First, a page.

What if readers hate your characters?

Ronald E. Yates is an author of award-winning historical fiction and action/adventure novels, including the popular and highly-acclaimed Finding Billy Battles trilogy.

Do readers like the characters you create? Do they have redeeming qualities even if they do terrible things? Do readers “bond” with your characters? Are they sympathetic or pathetic? What makes a “likeable” character?

Today, author and writing coach Marylee MacDonald raises those questions and provides some revealing answers in her latest blog post.

I am pleased to re-post her always enlightening comments on writing today.

Read on. You will not be disappointed.

 What The Heck Are Likable Characters?

by Marylee MacDonald

Have you heard the term “likable characters” tossed around in your book group or circle of writing friends? If you’ve been in the writing biz any length of time, you may have even received e-mails from agents: “I didn’t find the protagonist likable” or “I just didn’t fall in love with your character.”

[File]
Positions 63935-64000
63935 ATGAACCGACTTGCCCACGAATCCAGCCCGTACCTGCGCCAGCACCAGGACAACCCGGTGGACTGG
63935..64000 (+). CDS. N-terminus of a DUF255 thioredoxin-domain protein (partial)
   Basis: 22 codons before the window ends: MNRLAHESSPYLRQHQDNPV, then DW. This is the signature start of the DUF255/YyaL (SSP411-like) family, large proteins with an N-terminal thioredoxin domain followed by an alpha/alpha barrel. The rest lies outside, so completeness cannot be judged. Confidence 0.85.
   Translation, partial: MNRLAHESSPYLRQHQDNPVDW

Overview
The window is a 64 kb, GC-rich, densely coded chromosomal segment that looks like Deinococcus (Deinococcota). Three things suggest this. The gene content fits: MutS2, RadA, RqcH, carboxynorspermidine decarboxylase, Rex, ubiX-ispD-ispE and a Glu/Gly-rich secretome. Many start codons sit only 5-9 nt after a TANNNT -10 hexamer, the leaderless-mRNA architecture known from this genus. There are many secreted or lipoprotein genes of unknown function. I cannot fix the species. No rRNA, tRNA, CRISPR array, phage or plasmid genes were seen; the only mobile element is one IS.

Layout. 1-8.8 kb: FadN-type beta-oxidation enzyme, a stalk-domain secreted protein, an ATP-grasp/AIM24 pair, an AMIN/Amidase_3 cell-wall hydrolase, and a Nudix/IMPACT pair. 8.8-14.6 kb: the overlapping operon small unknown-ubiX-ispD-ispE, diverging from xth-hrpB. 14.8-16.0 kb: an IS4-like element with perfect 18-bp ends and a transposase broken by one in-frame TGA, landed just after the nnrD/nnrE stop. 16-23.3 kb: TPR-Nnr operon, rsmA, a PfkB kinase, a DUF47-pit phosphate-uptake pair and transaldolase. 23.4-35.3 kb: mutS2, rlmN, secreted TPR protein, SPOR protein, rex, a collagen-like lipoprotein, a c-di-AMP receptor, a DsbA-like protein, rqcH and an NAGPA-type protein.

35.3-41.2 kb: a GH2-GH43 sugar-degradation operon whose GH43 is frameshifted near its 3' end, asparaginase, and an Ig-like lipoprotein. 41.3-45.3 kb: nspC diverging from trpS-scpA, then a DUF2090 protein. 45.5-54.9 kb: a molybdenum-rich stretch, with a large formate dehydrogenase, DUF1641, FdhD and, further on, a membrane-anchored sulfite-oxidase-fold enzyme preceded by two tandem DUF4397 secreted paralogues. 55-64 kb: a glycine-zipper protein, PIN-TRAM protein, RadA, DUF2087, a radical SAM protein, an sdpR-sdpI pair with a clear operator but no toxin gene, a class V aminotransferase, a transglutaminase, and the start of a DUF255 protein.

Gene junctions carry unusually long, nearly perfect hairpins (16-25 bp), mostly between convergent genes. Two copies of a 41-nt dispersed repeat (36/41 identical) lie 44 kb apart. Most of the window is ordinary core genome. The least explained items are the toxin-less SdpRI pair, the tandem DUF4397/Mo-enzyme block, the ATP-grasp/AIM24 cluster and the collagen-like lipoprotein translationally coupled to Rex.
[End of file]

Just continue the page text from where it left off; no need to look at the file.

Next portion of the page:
Can you create a character as likable as Jane Eyre? Readers feel a bond with her, and they’re rooting for her to find a way past the roadblocks to her happiness. Image from Flickr via The British Library


Fifteen or twenty years ago, I’d never heard the term “likable characters”. Then I began hearing it, and hearing it more often as my friends and I tried to find agents.

For a long time I struggled to discern the meaning of “likable characters.” Now I understand that agents and editors use “likable characters” to describe a feeling of distaste.

“Likable characters” is shorthand for “I got no pleasure from reading about these people.” The term is a signal that the agent would not enjoy living vicariously with your imaginary friend.

The Importance Of The Reader Bond

Agents, and readers in general, want to like and bond with your characters, especially your main character. In this blog post I’m going to talk about character likability and reader bonding.